NYS Department of Environmental Conservation (DEC), and Tompkins County Health Department (TCHD), developed monitoring protocols for endothall and fluridone, which are part of the DEC permits for herbicide use. This monitoring is required. Additional monitoring was conducted during fluridone treatment to ensure adequate herbicide levels are maintained throughout treatment. Maps of the monitoring sites and results of the sampling are available year-to-year.
Monitoring of herbicide concentrations is designed to fulfill three purposes:
TCHD requires water monitoring at 4 locations, in addition to Bolton Point to protect drinking water. NYS law requires that endothall levels in drinking water be below 50 parts per billion (ppb). This is referred to as the Maximum Contaminant Level (MCL) and may be commonly referred to as the drinking water standard. Water samples are collected on days 1, 3, 5, 7, 10, 14, 17 and 21 in the treatment area and/or at the Bolton Point water supply intake.
To comply with the DEC pesticide permits, Tompkins County Soil and Water Conservation District (TCSWCD), collected water samples from the shore at five locations outside the herbicide treatment area. These are required by DEC and focus on environmental protection. The DEC sample sites are upstream and downstream of the treatment areas as well as 1/2 mile beyond the end of the treatment area. Water samples for DEC are collected 24 hours after treatment and days 2, 3, 4, 7 and 14 to ensure that the herbicide is not spreading beyond the treatment area . See the product labels that explain legal use of the herbicides.
Water monitoring for fluridone starts 24 hours after the first treatment and continues until after treatment had stopped and fluridone is below measurable levels. Prior to the fluridone treatment, a background sample is collected at the Bolton Point intake.
The NYSDOH Maximum Contaminant Level (MCL) is 50 ppb for fluridone in drinking water. Fluridone is never expected to exceed this because the concentration of fluridone required for effective treatment is only three to eight (3-8) ppb, much less than the MCL. As a precaution, TCHD tracks drinking water safety through duplicates at sampling locations CI-1, CI-4, CI-9, and the Bolton Point intake. These water samples are split and used by TCHD and SePRO. One portion of the sample is sent to CSI (Community Science Institute Laboratory) for analysis on behalf of TCHD in order to obtain results as soon as possible. In addition, the splits serve to confirm the accuracy of the analysis.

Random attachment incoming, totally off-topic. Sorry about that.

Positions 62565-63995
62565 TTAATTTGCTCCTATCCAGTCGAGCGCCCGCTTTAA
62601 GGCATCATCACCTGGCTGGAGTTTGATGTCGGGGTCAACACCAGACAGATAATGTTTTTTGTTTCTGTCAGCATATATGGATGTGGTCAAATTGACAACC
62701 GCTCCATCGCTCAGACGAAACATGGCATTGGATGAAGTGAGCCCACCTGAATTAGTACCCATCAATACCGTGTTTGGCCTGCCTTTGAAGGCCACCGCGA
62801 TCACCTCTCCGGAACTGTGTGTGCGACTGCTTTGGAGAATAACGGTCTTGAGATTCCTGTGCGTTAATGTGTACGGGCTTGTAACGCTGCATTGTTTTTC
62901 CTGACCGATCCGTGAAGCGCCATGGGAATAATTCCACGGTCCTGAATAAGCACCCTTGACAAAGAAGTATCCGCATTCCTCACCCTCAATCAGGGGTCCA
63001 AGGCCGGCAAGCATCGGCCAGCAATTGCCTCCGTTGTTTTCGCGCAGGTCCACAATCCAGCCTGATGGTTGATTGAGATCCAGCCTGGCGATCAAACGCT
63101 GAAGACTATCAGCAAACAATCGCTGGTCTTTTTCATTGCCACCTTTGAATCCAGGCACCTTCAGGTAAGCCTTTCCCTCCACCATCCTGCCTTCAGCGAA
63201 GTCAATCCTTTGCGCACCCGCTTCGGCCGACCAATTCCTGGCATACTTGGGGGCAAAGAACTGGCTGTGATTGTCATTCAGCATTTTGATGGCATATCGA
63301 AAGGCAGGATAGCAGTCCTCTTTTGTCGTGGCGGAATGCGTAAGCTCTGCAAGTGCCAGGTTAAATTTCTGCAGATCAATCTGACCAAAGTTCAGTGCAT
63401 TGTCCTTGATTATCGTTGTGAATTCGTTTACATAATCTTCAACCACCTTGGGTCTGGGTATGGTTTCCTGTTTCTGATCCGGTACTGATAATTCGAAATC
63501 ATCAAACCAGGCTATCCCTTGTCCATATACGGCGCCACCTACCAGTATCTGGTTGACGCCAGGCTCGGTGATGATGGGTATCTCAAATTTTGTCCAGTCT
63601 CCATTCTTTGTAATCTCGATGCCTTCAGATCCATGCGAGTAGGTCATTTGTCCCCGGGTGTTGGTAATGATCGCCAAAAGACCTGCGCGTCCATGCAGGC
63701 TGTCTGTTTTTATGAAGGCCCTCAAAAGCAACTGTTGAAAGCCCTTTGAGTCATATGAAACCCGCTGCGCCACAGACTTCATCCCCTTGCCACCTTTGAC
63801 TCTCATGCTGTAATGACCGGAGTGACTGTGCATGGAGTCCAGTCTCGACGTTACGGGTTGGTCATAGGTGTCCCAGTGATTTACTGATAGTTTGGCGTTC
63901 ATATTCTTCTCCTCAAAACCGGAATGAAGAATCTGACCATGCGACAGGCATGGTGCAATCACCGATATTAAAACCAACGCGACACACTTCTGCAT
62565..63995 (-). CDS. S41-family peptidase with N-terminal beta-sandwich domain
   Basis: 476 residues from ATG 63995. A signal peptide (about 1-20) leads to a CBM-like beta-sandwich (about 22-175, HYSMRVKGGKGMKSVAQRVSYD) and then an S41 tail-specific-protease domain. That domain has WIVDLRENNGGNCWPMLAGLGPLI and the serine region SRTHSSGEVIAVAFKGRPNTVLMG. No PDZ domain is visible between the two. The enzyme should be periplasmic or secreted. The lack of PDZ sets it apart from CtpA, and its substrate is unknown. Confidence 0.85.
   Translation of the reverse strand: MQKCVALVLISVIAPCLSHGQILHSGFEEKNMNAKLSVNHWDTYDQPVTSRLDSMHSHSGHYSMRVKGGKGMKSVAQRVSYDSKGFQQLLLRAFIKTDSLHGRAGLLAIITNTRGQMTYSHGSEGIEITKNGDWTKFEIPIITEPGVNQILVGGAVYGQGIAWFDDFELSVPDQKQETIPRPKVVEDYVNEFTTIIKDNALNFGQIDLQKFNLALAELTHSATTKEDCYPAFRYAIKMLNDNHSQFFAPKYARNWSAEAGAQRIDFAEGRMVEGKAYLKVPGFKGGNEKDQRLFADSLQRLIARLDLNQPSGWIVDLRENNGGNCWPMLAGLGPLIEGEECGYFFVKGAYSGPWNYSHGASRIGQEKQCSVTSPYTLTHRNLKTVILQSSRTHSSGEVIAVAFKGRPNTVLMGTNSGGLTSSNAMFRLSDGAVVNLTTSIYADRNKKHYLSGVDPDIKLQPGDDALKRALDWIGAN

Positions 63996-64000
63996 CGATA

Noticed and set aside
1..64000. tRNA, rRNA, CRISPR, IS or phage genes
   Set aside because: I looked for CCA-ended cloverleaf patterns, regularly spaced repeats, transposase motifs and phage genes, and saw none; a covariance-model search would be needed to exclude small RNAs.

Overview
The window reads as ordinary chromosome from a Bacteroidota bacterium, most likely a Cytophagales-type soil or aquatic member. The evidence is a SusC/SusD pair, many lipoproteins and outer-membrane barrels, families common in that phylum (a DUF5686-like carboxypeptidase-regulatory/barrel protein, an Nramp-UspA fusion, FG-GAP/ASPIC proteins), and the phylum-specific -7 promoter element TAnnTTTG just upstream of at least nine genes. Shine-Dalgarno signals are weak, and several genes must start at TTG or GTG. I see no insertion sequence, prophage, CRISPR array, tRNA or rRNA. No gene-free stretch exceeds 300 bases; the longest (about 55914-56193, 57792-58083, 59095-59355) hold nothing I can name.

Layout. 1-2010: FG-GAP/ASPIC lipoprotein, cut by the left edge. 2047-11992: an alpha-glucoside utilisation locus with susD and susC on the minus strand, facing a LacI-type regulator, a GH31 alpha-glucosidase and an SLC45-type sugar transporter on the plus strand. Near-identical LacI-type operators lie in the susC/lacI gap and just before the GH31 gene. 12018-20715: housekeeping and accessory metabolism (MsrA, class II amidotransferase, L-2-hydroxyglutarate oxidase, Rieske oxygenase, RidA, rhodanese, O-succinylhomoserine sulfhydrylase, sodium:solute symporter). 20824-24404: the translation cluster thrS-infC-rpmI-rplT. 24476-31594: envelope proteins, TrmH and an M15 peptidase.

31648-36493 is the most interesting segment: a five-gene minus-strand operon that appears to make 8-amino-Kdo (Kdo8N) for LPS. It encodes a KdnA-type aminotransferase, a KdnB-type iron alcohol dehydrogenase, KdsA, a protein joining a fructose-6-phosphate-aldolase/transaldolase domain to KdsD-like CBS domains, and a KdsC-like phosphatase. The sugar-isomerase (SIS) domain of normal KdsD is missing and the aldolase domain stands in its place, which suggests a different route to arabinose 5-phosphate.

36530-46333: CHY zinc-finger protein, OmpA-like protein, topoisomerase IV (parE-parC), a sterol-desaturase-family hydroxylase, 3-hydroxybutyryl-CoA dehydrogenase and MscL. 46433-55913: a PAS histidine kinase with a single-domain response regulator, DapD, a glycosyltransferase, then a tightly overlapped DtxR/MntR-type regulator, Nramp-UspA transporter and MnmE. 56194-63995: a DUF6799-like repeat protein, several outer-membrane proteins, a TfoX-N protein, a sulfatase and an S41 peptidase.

Fluridone sampling required by DEC is done at the same DEC sites used for endothall, plus one additional site. DEC samples are taken 24, 48 and 72 hours after the fluridone treatment starts, weekly for a month, and then monthly. This is to verify that the chemical is not spreading outside the treatment area. CSI analyzes these samples.
Most of the analysis is done using ELISA (Enzyme-Linked Immunosorbent Assay). Several of the samples are split and a portion of the water samples are analyzed using Gas Chromatography/Mass Spectrometry (GC/MS) (both explained below). This is referred to as a duplicate or a split. When a sample is split, both results are shown.
For endothall and fluridone at DEC and TCHD sites, CSI uses the ELISA method, which has been used for analysis of the samples since 2011. It is chosen because it renders analytical results comparatively quickly, thereby enabling rapid reporting to the public. This test method can detect herbicide concentrations as low as 7 parts per billion (ppb). Anything below 7ppb is referred to as "nd" for "non-detect". This information is used to guide adjustments in dosing levels.
ELISA is not currently certifiable in NYS. Therefore, for endothall monitoring, samples taken at the Bolton Point water system intake are "split," and a portion of selected samples sent to Benchmark Labs. Benchmark is certified by NYS Dept. of Health (NYSDOH) Environmental Laboratory Approval Program (ELAP) to conduct EPA method 548.1. This analysis method employs Gas Chromatography/Mass Spectrometry (GC/MS) to quantify endothall levels in drinking water. GC/MS detection limit is 5 ppb. Benchmark reports a non-detect as less than 5 ppb. When samples are split, both sets of results are reported.
The SePRO lab uses HPLC (High Performance Liquid Chromatography), which can detect fluridone concentrations as low as 1 ppb. Any levels below 1 ppb are referred to as "nd" for "non-detect". Some of the SePRO samples are split and a portion sent to CSI so that TCHD can receive early reporting of the herbicide levels in order to assure drinking water protection.
Last updated July 26, 2019